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Saturday 29 October 2011

‘Truth Dare Kill’ by Gordon Ferris

 Published by Corvus
6 October 2011.  
ISBN 978-0-85789-492-2 

Danny McRae having survived the war has set himself up as a private investigator. The world is trying to get back to normality, but for Danny, who has no memory of a year of his life, what is normality?  He knows that he was in France on a mission and he knows that he was captured by the Germans, but for the rest…..

His first case is very reminiscence of what we know of the Golden Age, as beautiful elegant, upper-class Kate Graveney hires Danny to investigate the death of her lover – she says she is not certain whether she killed him, or  if it was  the bomb that ravaged the flat in which they were both staying.

Danny set’s out on this his first investigation, but Danny is still subject to black-outs that are a result of his head injury which account for his loss of a year’s memory. As he sets off on a hunt through bomb-ravaged London, he meets Valerie who seems to be on his side, something he dearly needs – someone on his side.  But Valerie is elusive giving no address and just turning up out of the blue and disappearing just as abruptly.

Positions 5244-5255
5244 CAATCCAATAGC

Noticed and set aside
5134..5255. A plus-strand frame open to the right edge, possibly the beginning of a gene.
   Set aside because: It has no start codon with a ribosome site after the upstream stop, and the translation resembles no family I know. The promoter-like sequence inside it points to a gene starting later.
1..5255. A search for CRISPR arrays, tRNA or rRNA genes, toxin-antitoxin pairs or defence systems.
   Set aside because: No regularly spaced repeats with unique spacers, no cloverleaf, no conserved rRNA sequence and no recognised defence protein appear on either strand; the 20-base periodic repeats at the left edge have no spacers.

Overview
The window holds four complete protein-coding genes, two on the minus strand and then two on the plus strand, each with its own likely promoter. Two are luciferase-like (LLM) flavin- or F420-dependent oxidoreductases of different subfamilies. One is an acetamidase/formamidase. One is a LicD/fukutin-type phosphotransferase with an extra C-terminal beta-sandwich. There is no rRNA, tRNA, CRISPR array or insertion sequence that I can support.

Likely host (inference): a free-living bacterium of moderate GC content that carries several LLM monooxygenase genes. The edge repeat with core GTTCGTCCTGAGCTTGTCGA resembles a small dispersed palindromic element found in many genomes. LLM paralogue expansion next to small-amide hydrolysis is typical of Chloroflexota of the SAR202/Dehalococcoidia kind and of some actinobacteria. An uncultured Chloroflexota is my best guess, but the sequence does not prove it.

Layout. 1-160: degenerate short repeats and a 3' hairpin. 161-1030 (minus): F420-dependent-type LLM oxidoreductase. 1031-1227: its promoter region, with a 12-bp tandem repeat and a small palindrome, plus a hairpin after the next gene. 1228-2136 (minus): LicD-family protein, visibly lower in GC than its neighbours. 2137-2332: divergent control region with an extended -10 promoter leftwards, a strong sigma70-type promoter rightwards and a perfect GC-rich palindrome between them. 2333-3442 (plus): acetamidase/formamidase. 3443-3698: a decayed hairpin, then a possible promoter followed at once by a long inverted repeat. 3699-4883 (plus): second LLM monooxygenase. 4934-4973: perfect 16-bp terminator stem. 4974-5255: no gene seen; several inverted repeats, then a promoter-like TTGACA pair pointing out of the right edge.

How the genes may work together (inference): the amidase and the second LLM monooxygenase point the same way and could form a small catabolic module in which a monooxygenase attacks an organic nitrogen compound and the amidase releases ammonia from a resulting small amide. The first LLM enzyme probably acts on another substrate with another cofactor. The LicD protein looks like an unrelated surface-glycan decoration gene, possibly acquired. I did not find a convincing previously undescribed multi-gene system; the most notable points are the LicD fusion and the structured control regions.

As Danny attempts to establish whether Tony, Kate’s lover died in a bombing, his blackouts raise for him questions, as he reads about a brutal killer stalking London's red light district, and he wonders of just what he could be capable of when out of it.

Gradually, he begins to piece together the events leading up to his arrest in France and as he does so he becomes a threat to someone, someone who cannot risk him recovering his memory. With his handicap of not knowing Danny is stabbing around in the dark and the fact that an Inspector Wilson has it in for him doesn’t help.  

This is an excellent mystery with a wonderful ambiance of the mysteries of the late 1940’s.  It has a truly wonderful surprise ending, and is highly recommended.
Lizzie Hayes

Gordon Ferris is an ex-techy in the Ministry of Defence, and ex-partner in one of the Big Four accountancy firms. He writes about the important things in life: conflicted heroes and headstrong women embroiled in tangled tales of life, love and death.  Other books are The Unquiet Heart and the highly acclaimed The Hanging Shed

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